Eventually it took us about two hours to finish the Calmont Ferrata, including taking picutres. For true mountaineers it won’t be much of a challenge however it’s a nice adventure whether you are with friends, your kids or your partner. If you want to try out whether doing a Ferrata is your thing, without immediately signing up for a one-week trek in the Alps, I would definitely recommend you trying this out. It’s not a technical one, yet it still gives you an idea what it’s like to depend on nothing but iron steps and cables. How comfortable are you when you are balancing on a iron cable with nothing below you but a few rocks? How stable are you on your feet when making a steep descent? I have to admit that I asked for helping hand once or twice, also because I usually walk with poles (so uncool) when in the mountains. When not having them on an almost vertical descent, it does feel kind of weird, especially when you rely on them for stability.
About the Calmon Höhenweg
From the end of the Calmont Klettersteig you can walk back to Ediger Eller along the riverbanks but this also means walking next to the main road. A better alternative is to continue walking to the Gipfel for a view on the most famous part of the Mosel region. The view that you have from up here, is pictured in every brochure or website about the region as it’s the place where the Mosel makes its narrowest turn. But, you will have to work for it. The hike up is nearly vertical (I’m glad we didn’t have to go down there, I saw people coming down shuffling and walking hand in hand) and I was glad that I didn’t have my pack. Along the way we actually saw quite a few nice viewpoints, even better than at the top, if you ask me…
Drinking the Moselle wine
At the end of the afternoon we are meeting Herr Berg in the small town of Bremm. We have no idea who he is, until he reveals he is actually the former major of the town. He takes us to his vineyard with the small Doppelmayer cable car that takes us up for a ride through the steep vineyard. The cart can carry about 350 kilos and within 10 minutes, we are where we were earlier that day, but without having to do any effort.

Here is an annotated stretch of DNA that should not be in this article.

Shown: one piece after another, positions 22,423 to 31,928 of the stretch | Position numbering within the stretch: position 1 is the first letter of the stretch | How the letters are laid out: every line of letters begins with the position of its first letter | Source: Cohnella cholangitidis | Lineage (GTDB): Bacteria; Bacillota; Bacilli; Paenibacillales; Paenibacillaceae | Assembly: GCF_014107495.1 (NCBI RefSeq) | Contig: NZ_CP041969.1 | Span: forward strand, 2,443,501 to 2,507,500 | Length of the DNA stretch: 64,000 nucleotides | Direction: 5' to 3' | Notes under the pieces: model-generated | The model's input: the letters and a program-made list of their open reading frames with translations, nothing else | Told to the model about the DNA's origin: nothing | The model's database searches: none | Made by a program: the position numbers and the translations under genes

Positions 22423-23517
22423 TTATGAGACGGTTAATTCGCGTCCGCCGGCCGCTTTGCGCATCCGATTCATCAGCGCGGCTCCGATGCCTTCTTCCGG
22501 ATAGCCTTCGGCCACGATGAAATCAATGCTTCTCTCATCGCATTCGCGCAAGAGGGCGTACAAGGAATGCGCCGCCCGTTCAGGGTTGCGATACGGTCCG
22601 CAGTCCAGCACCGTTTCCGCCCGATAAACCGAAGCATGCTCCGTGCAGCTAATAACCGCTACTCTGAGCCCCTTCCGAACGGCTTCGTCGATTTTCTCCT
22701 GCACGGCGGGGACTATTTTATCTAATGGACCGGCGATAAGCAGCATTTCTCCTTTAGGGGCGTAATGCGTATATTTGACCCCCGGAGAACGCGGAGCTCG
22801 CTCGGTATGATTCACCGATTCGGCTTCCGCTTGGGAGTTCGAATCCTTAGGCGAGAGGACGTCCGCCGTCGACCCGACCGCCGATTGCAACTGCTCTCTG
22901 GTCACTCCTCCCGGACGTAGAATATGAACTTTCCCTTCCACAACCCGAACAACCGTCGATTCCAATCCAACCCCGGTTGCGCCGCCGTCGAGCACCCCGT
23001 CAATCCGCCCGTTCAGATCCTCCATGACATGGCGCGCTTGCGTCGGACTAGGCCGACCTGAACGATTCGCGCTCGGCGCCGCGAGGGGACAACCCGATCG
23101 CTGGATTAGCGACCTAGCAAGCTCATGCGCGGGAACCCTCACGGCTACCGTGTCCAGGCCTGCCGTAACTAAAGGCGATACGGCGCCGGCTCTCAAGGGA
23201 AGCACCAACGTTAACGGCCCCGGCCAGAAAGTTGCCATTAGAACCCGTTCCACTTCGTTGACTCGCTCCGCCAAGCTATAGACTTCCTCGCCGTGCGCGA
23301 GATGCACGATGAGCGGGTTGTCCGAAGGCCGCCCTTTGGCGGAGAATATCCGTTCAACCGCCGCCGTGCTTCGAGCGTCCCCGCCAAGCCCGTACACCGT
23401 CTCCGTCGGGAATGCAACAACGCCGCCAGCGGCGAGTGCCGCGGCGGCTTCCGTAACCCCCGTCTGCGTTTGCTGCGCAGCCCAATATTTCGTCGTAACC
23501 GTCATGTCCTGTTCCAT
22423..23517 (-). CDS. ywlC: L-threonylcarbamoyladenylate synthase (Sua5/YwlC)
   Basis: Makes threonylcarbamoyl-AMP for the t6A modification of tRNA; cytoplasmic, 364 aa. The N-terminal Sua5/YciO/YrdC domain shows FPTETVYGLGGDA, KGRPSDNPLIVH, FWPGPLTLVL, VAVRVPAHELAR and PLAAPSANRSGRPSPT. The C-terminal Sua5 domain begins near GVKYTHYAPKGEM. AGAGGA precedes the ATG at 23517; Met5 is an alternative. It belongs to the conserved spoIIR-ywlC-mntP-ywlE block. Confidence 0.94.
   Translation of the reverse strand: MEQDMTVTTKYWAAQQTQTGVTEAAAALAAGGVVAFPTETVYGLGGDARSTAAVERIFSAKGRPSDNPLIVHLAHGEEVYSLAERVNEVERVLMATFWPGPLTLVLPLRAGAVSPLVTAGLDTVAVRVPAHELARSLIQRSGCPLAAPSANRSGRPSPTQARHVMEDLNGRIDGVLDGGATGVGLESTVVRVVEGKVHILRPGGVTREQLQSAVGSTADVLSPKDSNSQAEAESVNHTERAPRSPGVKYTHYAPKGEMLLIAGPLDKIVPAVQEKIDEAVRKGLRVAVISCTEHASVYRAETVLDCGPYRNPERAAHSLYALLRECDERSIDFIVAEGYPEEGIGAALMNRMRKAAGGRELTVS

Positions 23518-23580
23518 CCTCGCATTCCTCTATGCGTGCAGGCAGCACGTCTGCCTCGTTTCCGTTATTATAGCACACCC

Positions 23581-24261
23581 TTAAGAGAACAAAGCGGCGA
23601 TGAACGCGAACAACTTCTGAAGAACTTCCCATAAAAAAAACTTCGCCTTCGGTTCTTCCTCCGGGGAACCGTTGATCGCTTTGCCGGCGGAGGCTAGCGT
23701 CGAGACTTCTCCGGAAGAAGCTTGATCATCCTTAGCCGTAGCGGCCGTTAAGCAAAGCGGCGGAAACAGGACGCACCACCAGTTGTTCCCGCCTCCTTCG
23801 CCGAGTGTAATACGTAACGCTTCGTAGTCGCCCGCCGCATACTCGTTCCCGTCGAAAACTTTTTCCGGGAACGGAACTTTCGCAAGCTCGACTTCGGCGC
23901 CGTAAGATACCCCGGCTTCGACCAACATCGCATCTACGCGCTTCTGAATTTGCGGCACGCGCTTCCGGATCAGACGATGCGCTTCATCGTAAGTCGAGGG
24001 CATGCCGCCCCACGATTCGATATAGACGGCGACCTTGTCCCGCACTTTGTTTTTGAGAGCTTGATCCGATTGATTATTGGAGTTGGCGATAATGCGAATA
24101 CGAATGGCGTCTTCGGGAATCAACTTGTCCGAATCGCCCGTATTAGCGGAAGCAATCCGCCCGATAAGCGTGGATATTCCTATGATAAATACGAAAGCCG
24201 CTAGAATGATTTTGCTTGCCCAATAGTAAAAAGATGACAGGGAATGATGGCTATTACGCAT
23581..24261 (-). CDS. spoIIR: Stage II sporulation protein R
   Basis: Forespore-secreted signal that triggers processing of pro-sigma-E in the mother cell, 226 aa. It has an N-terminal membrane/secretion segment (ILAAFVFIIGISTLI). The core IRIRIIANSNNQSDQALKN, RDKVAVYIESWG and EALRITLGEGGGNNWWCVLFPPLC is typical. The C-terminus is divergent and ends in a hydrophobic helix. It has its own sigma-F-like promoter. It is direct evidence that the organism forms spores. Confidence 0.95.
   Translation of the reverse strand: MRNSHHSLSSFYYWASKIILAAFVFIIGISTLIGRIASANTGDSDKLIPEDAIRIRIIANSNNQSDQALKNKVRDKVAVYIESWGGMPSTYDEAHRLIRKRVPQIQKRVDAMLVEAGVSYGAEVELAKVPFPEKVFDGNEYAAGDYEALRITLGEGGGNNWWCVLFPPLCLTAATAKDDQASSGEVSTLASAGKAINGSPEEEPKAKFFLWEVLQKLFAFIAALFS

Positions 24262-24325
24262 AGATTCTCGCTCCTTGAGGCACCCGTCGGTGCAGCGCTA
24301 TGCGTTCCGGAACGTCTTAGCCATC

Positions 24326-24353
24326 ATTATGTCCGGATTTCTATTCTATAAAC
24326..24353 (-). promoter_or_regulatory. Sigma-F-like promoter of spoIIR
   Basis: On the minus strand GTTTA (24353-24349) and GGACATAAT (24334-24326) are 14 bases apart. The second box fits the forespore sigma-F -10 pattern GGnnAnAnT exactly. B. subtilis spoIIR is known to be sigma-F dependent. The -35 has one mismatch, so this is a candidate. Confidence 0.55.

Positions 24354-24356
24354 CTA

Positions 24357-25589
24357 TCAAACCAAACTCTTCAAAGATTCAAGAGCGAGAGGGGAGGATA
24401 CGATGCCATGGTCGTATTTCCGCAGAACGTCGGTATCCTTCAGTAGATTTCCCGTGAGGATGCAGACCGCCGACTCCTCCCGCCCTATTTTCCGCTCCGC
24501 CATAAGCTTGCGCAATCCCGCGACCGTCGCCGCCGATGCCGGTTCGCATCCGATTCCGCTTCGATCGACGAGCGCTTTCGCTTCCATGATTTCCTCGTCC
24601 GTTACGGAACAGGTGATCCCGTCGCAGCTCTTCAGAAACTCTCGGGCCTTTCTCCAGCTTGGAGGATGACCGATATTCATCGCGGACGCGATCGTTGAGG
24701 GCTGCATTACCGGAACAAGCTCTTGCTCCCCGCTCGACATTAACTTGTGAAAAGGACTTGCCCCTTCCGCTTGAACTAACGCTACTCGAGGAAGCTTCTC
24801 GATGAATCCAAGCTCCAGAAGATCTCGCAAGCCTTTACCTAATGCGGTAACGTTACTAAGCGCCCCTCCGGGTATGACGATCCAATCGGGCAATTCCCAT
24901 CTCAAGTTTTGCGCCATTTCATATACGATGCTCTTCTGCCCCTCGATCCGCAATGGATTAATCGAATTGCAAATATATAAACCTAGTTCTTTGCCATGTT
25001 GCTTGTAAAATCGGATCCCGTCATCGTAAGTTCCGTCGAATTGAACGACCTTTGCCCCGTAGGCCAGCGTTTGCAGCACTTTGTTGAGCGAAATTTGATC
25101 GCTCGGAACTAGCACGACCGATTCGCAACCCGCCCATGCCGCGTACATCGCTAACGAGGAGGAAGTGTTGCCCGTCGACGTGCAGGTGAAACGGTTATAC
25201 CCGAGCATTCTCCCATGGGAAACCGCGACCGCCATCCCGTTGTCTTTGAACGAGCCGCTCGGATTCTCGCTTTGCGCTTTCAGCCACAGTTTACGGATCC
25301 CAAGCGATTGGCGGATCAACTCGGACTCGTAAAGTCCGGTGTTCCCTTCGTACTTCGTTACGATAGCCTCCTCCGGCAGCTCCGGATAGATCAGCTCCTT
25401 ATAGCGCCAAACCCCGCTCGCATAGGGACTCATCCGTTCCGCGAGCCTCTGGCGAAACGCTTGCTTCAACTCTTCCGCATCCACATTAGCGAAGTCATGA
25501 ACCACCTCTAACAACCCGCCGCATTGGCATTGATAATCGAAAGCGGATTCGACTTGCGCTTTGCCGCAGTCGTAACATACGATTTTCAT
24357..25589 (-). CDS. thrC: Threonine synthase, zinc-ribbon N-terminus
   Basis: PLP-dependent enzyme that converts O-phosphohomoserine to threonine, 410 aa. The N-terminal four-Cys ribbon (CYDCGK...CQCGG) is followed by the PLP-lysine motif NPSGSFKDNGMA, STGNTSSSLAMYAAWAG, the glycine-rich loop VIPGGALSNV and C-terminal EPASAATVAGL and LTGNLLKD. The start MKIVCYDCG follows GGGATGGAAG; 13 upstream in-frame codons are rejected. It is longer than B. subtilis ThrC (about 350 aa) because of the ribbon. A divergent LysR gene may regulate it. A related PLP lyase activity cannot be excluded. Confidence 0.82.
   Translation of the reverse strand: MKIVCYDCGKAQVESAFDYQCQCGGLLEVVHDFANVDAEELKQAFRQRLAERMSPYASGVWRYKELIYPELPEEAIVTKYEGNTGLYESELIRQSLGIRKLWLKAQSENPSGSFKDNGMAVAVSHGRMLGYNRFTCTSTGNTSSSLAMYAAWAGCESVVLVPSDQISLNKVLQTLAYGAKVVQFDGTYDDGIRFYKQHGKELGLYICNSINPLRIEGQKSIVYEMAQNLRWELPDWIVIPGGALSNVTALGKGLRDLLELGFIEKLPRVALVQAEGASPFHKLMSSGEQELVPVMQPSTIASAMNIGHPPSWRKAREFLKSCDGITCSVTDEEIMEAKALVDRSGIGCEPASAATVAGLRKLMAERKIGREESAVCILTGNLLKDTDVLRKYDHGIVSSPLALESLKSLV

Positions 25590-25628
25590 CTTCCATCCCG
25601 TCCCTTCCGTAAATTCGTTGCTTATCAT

He tells us he bought this vineyard with 3 of his friends and that it’s purely hobby for them. Once they started with half a hectare but nowadays they have 10. It’s sort of a hobby that got out of hand I conclude, kind of like our blog. When I tell him that, he has to smile, while he opens up a bottle of wine. He keeps on talking and filling up our glasses. Herr Berg and I finish the bottle with the two of us. He tells us about the history of the area, the winemaking and how this vineyard produces 3.000 bottles of wine each year.
Doing a quick calculation, I tell him that when there are four of them and they all drink a bottle each day, there’s not much left for sale. However, he tell me he doesn’t drink more than one bottle a week, so no more than 50 a year. The rest is given to family and friends, as well as to us! At the end of the tour, he tells us to wait for him while he goes and picks up a bottle for us. It’s a special one, so we’ll keep it with the rest of our wines and only drink it for a special occasion…
Looking for a nice place to stay? We stayed at Hotel St. Georg, a nice and traditional hotel in Ediger-Eller.
Conclusion and disclaimer
Hopefully you’ll find this article about the Calmont Klettersteig useful. Let us know if you have any questions. We were invited on this trip by Moselle Tourism. All opinions are of course entirely our own. Note that this blog has affiliate links. In case you make a reservation through any of those links, we may receive a small commission at no extra cost to you!
This article was first published in 2016 and updated in 2020.